Criminology is something which clicks the attention of most of the general population; is it the violence involved in it, the twist and the tales of its novels, the mystery of the events or the lethal action which grasps one’s attention, cannot me generalized; however, the aspect that criminal fiction is most read cannot be ignored. Sociologists believe that man is amused by such tales because he himself is scared of performing such act of crime and thus hears the stories of the law breakers who did so, and get fascinated.
Since centuries, crime fiction has been read and written with great zest throughout the world, with its popularity always increasing; however we see that the conventional style of writing these stories never really changes. It always revolves against the same plot of an innocent victim, with the murderer on leash, a detective out on a lethal hunt and in the end justice winning over crime.
What however, does change in these stories is the name of the characters placed in, the placement of the story and the time period of the setting. It seems to be blocked in a codified genre, which envelopes the entire entire fiction scenario. They all revolve around the conventional stories of Agatha Christie, Sir Arthur Conan Doyle or series such as the Nancy Drew, which try keeping people involved in their predictable mysteries.
... each part was broken up into stories. Each one, despite being fiction, is a painting of his experiences, ... fictional tale was about a crime that was committed. The pre-crime, crime, and results of the action ... were all known. However, the motif of the crime is not revealed until the last paragraph. Jorge ... families in his country. I thought that the stories that were contained in this collection were ...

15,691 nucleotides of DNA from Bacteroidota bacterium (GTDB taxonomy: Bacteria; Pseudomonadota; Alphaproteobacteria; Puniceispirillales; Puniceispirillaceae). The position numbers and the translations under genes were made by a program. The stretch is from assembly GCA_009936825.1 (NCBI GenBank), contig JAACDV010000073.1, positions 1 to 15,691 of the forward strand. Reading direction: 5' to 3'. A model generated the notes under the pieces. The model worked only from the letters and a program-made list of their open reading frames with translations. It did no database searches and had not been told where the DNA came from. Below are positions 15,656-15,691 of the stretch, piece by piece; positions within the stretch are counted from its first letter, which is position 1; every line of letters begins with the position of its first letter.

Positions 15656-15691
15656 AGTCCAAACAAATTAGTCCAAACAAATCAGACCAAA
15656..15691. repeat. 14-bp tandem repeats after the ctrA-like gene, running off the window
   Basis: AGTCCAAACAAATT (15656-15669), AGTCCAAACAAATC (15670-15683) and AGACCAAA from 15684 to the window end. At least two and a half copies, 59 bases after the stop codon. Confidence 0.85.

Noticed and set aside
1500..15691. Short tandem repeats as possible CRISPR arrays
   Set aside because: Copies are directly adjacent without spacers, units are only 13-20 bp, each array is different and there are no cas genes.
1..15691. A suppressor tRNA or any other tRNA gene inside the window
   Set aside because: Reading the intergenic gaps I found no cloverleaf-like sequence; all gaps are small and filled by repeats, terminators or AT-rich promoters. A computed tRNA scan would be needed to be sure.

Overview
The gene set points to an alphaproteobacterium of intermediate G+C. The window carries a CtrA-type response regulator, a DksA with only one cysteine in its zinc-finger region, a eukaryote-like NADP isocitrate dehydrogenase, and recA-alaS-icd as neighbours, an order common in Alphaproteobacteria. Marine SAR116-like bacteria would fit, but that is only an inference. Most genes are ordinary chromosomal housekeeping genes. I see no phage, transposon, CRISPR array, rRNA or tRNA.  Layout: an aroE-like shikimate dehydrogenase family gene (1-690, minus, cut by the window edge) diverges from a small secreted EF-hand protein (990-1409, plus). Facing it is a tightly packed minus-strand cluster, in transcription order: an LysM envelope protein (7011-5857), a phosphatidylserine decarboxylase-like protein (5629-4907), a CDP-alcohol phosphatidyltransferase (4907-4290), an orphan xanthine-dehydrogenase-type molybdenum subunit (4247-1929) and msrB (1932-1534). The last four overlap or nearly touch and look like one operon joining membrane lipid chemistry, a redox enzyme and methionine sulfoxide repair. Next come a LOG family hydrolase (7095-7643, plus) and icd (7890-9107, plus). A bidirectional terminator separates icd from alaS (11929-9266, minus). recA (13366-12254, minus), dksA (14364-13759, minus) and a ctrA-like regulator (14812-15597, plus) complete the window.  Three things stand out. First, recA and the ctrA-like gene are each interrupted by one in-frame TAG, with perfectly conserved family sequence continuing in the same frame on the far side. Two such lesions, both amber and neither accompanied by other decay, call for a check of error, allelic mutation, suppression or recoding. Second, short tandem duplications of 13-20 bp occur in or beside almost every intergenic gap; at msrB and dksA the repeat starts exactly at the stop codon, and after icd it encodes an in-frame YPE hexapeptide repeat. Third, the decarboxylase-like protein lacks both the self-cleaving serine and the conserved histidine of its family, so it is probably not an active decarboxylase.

However, I would like to mention here a great book of art, which does not only break the boundaries of conventional crime writing system, but also made people search for greater works of crime providing a platform of a complete new perspective. The book “Always Out numbered, Always Gunned,” written by Walter Mosley, is one such stories of bewilderment. Walter Mosley, an African American, is known for his work being unpredictable and unexpected. Through creating best selling thriller mysteries he has been able to break the barrier of the white arena of criminal novels; and has brought him such fame which usually is missed onto crime writers.
His book “Always Outnumbered, Always Gunned,” which he wrote in 1998, is one of the most acclaimed ones. The protagonist of the fiction, Socrates Fortlow, is an African American, who has been recently released from the prisons, after serving 27 years under the conviction of rape and homicide, while now he is slowly trying to fit himself back into the community. Now he lives in a house of two rooms, cooking and living on his own, while he quietly tries to wrestle with his own demons chasing him from his past.
The fiction talks about the issues that Socrates faces around his span of life, living in a society which believes in thee conventional stereotypes against the blacks. With a violent past and an unstable future Socrates tries to search for ways to adjust into the society.